At any given value of e, a fiscal expansion increases Y, shifting IS* to the right. e2 e1 Intuition for the shift in IS*: At a given value of e (and hence NX), an increase in G causes an increase in the value of Y that equates planned expenditure with actual expenditure. Intuition for the results: As we learned in earlier chapters, a fiscal expansion puts upward pressure on the country’s interest rate. In a small open economy with perfect capital mobility, as soon as the domestic interest rate rises even the tiniest bit about the world rate, tons of foreign (financial) capital will flow in to take advantage of the rate difference. But in order for foreigners to buy these U.S. bonds, they must first acquire U.S. dollars. Hence, the capital inflows cause an increase in foreign demand for dollars in the foreign exchange market, causing the dollar to appreciate. This appreciation makes exports more expensive to foreigners, and imports cheaper to people at home, and thus causes NX to fall. The fall in NX offsets the effect of the fiscal expansion. How do we know that Y = 0? Because maintaining equilibrium in the money market requires that Y be unchanged: the fiscal expansion does not affect either the real money supply (M/P) or the world interest rate (because this economy is “small”). Hence, any change in income would throw the money market out of whack. So, the exchange rate has to rise until NX has fallen enough to perfectly offset the expansionary impact of the fiscal policy on output. Results: e > 0, Y = 0 Y1

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**Lessons about fiscal policy**

In a small open economy with perfect capital mobility, fiscal policy cannot affect real GDP. “Crowding out” closed economy: Fiscal policy crowds out investment by causing the interest rate to rise. small open economy: Fiscal policy crowds out net exports by causing the exchange rate to appreciate.

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**Monetary policy under floating exchange rates**

An increase in M shifts LM* right because Y must rise to restore eq’m in the money market. e1 Suggestion: Treat this experiment as an in-class exercise. Display the graph with the initial equilibrium. Then give students 2-3 minutes to use the model to determine the effects of an increase in M on e and Y. Intuition for the rightward LM* shift: At the initial (r*,Y), an increase in M throws the money market out of whack. To restore equilibrium, either Y must rise or the interest rate must fall, or some combination of the two. In a small open economy, though, the interest rate cannot fall. So Y must rise to restore equilibrium in the money market. Intuition for the results: Initially, the increase in the money supply puts downward pressure on the interest rate. (In a closed economy, the interest rate would fall.) Because the economy is small and open, when the interest rate tries to fall below r*, savers send their loanable funds to the world financial market. This capital outflow causes the exchange rate to fall, which causes NX --- and hence Y --- to increase. e2 Results: e < 0, Y > 0 Y2

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**Lessons about monetary policy**

Monetary policy affects output by affecting the components of aggregate demand: closed economy: M r I Y small open economy: M e NX Y Expansionary mon. policy does not raise world agg. demand, it merely shifts demand from foreign to domestic products. So, the increases in domestic income and employment are at the expense of losses abroad. Suggestion: Before revealing the text on this slide, ask students to take out a piece of paper and answer this question: “Contrast the way in which monetary policy affects output in the closed economy with the small open economy.” Or something to that effect.

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The Rise in the Dollar, 1979–1982 Early 1980s the U.S. experienced a combination of tight monetary policy and loose fiscal policy. Fed’s goal: reduce the high inflation rate Reagan: cut taxes and raise defense spending. Mundell–Fleming model prediction: dollar appreciation. 1979: 1$=218yen(1.83M) 1982: 1$=248yen(2.42M) Imported goods less expensive U.S. firms loss competitivity (auto industry) European vacations more affordable!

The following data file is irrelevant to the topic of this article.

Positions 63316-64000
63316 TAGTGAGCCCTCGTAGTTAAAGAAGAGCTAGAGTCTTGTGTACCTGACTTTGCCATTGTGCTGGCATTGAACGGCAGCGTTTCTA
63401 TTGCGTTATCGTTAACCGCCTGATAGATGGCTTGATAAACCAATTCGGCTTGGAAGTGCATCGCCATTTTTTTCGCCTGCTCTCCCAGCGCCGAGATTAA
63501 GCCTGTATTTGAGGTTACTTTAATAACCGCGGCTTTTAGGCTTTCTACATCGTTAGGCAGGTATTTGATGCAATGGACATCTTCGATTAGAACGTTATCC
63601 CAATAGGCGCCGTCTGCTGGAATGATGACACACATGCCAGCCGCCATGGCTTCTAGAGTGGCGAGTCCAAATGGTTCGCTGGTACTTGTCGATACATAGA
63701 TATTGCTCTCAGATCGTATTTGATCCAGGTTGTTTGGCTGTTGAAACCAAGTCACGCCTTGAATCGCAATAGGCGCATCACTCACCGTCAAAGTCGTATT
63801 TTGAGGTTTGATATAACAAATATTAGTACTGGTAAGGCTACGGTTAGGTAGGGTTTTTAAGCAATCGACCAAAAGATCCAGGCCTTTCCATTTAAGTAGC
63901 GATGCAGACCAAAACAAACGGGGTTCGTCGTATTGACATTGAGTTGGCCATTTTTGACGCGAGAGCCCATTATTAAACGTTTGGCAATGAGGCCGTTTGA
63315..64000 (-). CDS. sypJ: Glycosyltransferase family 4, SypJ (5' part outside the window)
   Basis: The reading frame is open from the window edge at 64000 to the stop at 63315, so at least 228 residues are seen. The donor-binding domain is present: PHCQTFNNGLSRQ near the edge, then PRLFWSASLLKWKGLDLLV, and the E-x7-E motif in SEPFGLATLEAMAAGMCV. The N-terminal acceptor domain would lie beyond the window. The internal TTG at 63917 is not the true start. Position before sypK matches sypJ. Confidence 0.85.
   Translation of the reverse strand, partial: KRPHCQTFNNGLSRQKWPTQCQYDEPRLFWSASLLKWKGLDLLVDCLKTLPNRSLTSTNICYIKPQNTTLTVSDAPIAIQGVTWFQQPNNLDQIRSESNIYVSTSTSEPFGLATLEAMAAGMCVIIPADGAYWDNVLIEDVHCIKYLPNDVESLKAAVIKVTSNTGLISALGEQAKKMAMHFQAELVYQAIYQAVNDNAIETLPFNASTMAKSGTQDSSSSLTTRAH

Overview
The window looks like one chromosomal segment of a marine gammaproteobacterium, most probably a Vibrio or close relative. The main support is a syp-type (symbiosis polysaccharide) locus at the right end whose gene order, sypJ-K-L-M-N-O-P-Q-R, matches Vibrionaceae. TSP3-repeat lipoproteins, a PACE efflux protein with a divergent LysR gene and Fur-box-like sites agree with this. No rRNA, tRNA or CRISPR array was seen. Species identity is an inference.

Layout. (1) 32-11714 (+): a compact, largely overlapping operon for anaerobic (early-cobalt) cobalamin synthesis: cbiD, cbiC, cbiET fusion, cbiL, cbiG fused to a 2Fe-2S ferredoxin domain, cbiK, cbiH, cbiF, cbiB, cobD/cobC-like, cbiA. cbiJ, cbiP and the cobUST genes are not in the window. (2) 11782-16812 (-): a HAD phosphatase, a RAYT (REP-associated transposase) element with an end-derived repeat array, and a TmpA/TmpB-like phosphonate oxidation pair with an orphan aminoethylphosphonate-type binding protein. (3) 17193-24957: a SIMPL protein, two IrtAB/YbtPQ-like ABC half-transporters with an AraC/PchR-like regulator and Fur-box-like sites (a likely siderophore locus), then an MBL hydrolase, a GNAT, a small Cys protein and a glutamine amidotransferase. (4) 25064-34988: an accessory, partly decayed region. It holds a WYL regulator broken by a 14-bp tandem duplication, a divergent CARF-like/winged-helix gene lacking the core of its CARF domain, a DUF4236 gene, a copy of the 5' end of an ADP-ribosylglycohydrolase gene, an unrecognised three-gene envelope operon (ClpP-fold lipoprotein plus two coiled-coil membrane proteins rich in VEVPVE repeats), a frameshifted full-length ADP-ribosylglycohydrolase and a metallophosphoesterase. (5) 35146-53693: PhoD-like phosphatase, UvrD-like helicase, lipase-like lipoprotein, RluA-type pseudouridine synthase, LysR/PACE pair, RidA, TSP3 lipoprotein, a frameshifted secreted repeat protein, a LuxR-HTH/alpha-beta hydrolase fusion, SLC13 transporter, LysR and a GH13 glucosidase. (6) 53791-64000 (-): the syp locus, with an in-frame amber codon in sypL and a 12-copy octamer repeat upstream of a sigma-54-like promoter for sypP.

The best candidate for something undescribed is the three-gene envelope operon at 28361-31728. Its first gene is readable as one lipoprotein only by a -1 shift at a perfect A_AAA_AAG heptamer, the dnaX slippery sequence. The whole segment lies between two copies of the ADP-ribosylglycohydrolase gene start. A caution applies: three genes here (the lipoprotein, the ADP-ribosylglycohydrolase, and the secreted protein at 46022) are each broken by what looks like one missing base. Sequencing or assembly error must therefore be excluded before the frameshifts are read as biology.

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**Trade policy under floating exchange rates**

At any given value of e, a tariff or quota reduces imports, increases NX, and shifts IS* to the right. e2 Intuition for results: At the initial exchange rate, the tariff or quota shifts domestic residents’ demand from foreign to domestic goods. The reduction in their demand for foreign goods causes a corresponding reduction in the supply of the country’s currency in the foreign exchange market. This causes the exchange rate to rise. The appreciation reduces NX, offsetting the import restriction’s initial expansion of NX. How do we know that the effect of the appreciation on NX exactly cancels out the effect of the import restriction on NX? There is only one value of Y that allows the money market to clear; since Y, C, I, and G are all unchanged, NX = Y-(C+I+G) must also be unchanged. Or looking at it differently: As we learned in chapter 5, the accounting identities say that NX = S - I. The import restriction does not affect S or I, so it cannot affect the equilibrium value of NX. Results: e > 0, Y = 0

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**Lessons about trade policy**

Import restrictions cannot reduce a trade deficit. Even though NX is unchanged, there is less trade: the trade restriction reduces imports. the exchange rate appreciation reduces exports. Less trade means fewer “gains from trade.”

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**Lessons about trade policy, cont.**

Import restrictions on specific products save jobs in the domestic industries that produce those products, but destroy jobs in export-producing sectors. Hence, import restrictions fail to increase total employment. Also, import restrictions create “sectoral shifts,” which cause frictional unemployment. Import restrictions cause a sectoral shift, a shift in demand from export-producing sectors to import-competing sectors. As we learned in chapter 6, sectoral shifts contribute to the natural rate of unemployment, because displaced workers in declining sectors take time to be matched with appropriate jobs in other sectors.

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**Chapter Summary the IS-LM model for a small open economy.**

1. Mundell-Fleming model the IS-LM model for a small open economy. takes P as given. can show how policies and shocks affect income and the exchange rate. 2. Fiscal policy affects income under fixed exchange rates, but not under floating exchange rates. 15

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**Chapter Summary affects income under floating exchange rates.**

3. Monetary policy affects income under floating exchange rates. under fixed exchange rates, monetary policy is not available to affect output. 16